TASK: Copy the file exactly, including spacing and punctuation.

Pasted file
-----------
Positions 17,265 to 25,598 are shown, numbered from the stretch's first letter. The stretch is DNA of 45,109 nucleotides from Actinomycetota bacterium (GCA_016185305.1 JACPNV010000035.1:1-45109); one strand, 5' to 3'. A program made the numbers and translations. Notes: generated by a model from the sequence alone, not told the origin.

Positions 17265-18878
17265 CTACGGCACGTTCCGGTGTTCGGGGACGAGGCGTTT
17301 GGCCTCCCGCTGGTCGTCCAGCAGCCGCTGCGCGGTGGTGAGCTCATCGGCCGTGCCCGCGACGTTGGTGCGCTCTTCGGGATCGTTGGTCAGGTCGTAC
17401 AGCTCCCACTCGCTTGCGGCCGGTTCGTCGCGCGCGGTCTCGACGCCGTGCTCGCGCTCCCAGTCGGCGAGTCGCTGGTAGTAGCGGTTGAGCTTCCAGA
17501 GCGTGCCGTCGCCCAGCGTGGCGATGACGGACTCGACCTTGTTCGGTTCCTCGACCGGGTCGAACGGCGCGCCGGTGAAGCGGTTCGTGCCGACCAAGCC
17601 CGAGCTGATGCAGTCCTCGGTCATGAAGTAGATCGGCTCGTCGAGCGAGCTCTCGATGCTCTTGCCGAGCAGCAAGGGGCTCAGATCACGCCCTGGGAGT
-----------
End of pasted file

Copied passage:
Positions 17,265 to 25,598 are shown, numbered from the stretch's first letter. The stretch is DNA of 45,109 nucleotides from Actinomycetota bacterium (GCA_016185305.1 JACPNV010000035.1:1-45109); one strand, 5' to 3'. A program made the numbers and translations. Notes: generated by a model from the sequence alone, not told the origin.

Positions 17265-18878
17265 CTACGGCACGTTCCGGTGTTCGGGGACGAGGCGTTT
17301 GGCCTCCCGCTGGTCGTCCAGCAGCCGCTGCGCGGTGGTGAGCTCATCGGCCGTGCCCGCGACGTTGGTGCGCTCTTCGGGATCGTTGGTCAGGTCGTAC
17401 AGCTCCCACTCGCTTGCGGCCGGTTCGTCGCGCGCGGTCTCGACGCCGTGCTCGCGCTCCCAGTCGGCGAGTCGCTGGTAGTAGCGGTTGAGCTTCCAGA
17501 GCGTGCCGTCGCCCAGCGTGGCGATGACGGACTCGACCTTGTTCGGTTCCTCGACCGGGTCGAACGGCGCGCCGGTGAAGCGGTTCGTGCCGACCAAGCC
17601 CGAGCTGATGCAGTCCTCGGTCATGAAGTAGATCGGCTCGTCGAGCGAGCTCTCGATGCTCTTGCCGAGCAGCAAGGGGCTCAGATCACGCCCTGGGAGT